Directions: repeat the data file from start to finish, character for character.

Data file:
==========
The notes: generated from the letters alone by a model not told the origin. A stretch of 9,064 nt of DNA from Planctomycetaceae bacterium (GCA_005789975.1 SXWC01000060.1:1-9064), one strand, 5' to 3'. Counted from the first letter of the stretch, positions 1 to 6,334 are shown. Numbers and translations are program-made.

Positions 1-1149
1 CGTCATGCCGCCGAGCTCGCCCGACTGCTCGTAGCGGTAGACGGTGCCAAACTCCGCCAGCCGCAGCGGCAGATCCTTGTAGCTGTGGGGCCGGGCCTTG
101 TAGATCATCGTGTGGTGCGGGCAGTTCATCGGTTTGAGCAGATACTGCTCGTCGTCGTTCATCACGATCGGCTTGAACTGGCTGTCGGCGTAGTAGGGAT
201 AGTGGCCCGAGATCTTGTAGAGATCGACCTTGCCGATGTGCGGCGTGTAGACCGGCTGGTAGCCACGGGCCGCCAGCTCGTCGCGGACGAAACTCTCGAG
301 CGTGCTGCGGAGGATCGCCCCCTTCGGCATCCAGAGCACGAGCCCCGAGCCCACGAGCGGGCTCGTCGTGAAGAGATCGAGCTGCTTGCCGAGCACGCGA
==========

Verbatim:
The notes: generated from the letters alone by a model not told the origin. A stretch of 9,064 nt of DNA from Planctomycetaceae bacterium (GCA_005789975.1 SXWC01000060.1:1-9064), one strand, 5' to 3'. Counted from the first letter of the stretch, positions 1 to 6,334 are shown. Numbers and translations are program-made.

Positions 1-1149
1 CGTCATGCCGCCGAGCTCGCCCGACTGCTCGTAGCGGTAGACGGTGCCAAACTCCGCCAGCCGCAGCGGCAGATCCTTGTAGCTGTGGGGCCGGGCCTTG
101 TAGATCATCGTGTGGTGCGGGCAGTTCATCGGTTTGAGCAGATACTGCTCGTCGTCGTTCATCACGATCGGCTTGAACTGGCTGTCGGCGTAGTAGGGAT
201 AGTGGCCCGAGATCTTGTAGAGATCGACCTTGCCGATGTGCGGCGTGTAGACCGGCTGGTAGCCACGGGCCGCCAGCTCGTCGCGGACGAAACTCTCGAG
301 CGTGCTGCGGAGGATCGCCCCCTTCGGCATCCAGAGCACGAGCCCCGAGCCCACGAGCGGGCTCGTCGTGAAGAGATCGAGCTGCTTGCCGAGCACGCGA